I am completely exhausted from having my flight delayed last night. Because I am old, I am unable to function the next day if I go to bed after midnight.
Recapping the conference would be rather odd because I did a lot of networking and learned how to schmooze, but I will say that all the authors I met were perfectly lovely, and that you absolutely have to pre-order or place a hold on Tom Angleberger and Cece Bell's new book, Inspector Flytrap, and that my librarian friends are awesome and make me feel happy and accepted and loved.
Delayed flights meant that I got through five books that I now need to review, but thankfully, my reviewing mojo has come back with sass and verve. I have Opinions to share with you.
Librarians are human, and we make mistakes. After witnessing a few cringeworthy moments, I have three morsels of advice to offer.
- Do not go to a panel and when asked for a question, proceed to tell your life story. If at a diversity panel for We Need Diverse Books, do not get up and, as a white person, talk about how you never saw black people as a kid because there were only Italians and Polish people in your city but now you know about black people thanks to "you people" and then gesture at the POC on the panel. It's othering and rude and offensive and also not a question.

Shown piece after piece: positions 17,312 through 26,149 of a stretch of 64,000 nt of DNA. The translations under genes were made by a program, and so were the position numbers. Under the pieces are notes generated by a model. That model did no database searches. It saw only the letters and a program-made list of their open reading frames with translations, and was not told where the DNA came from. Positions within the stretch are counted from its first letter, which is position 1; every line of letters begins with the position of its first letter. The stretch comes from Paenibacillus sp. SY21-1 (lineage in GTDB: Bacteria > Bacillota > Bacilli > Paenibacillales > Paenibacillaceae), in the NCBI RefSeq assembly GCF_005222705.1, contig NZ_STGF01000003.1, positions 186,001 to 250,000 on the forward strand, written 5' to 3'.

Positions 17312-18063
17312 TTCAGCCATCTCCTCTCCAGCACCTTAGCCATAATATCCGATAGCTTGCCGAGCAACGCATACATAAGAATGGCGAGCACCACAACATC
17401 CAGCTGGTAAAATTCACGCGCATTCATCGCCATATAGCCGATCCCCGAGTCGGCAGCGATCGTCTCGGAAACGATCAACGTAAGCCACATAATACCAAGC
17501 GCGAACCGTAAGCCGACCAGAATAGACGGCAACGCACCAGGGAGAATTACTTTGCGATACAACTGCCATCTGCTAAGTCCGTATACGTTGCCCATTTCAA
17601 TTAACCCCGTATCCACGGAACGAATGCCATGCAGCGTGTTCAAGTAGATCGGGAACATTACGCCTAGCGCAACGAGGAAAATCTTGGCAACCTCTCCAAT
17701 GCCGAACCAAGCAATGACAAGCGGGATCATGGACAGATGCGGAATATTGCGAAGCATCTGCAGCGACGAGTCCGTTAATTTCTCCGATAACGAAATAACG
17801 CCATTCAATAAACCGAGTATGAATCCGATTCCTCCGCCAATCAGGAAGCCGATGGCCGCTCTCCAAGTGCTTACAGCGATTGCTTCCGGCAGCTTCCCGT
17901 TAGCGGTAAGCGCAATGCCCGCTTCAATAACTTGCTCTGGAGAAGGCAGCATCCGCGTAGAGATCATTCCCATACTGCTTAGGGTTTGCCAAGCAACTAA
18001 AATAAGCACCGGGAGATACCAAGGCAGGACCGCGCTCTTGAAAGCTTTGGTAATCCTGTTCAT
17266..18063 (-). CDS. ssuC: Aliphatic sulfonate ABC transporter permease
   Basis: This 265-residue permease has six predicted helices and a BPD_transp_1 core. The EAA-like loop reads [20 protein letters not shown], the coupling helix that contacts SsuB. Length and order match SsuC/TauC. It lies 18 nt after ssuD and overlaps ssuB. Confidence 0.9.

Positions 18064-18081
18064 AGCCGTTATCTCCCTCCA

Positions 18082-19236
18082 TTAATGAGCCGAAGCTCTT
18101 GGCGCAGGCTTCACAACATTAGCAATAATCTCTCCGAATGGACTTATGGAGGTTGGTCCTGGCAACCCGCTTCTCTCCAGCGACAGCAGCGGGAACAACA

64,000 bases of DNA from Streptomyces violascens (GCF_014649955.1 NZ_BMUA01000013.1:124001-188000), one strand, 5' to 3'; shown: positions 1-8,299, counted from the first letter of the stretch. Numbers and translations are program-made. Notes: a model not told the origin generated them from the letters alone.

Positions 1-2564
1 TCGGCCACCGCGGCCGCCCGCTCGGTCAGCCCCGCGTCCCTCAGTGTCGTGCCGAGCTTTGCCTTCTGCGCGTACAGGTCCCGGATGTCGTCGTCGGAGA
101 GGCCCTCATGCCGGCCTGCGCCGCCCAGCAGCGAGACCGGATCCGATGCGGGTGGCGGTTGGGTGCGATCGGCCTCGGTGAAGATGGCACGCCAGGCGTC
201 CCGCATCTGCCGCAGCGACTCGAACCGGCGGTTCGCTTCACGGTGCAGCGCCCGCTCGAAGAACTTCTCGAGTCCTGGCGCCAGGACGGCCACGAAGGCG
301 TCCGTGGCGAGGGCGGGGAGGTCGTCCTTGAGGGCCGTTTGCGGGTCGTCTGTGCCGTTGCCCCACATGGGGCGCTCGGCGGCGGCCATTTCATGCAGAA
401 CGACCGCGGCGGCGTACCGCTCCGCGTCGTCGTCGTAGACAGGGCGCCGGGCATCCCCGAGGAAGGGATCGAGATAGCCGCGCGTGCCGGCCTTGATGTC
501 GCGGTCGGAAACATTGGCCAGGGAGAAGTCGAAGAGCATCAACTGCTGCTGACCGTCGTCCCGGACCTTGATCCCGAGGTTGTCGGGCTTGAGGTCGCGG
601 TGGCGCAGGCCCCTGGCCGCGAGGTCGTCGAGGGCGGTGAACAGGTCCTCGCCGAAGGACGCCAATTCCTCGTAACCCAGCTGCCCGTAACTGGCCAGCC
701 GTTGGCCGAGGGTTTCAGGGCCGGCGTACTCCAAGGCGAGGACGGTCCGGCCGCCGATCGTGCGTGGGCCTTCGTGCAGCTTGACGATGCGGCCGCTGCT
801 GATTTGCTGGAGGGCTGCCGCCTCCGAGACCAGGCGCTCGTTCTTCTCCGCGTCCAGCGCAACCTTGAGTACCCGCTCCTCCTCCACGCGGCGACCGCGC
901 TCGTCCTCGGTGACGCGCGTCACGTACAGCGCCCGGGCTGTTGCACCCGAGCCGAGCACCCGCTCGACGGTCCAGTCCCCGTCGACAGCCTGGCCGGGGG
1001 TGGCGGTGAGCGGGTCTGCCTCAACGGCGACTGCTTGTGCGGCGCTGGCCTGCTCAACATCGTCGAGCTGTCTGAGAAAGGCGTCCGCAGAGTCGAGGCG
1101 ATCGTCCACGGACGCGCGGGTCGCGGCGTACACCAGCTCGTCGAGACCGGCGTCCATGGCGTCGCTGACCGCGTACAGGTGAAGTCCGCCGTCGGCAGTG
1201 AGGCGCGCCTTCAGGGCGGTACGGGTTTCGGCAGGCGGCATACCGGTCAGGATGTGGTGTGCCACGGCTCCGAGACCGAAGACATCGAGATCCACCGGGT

- Do not desperately flirt with someone on your panel, especially when you know the other person is married.
- Do not use your panel as an opportunity to throw one of your coworkers under the bus for being "difficult to work with." Definitely do not read directly from a confidential analysis made by librarians who were payed to analyze your workflows in order to make a point about this person. Do not blame people for quitting. Someone in the audience will know, or know of, the person you're dissing. This is super unprofessional.
Hopefully, I'll be able to get some reviews in after my old person constitution has recovered from the shock of a late night.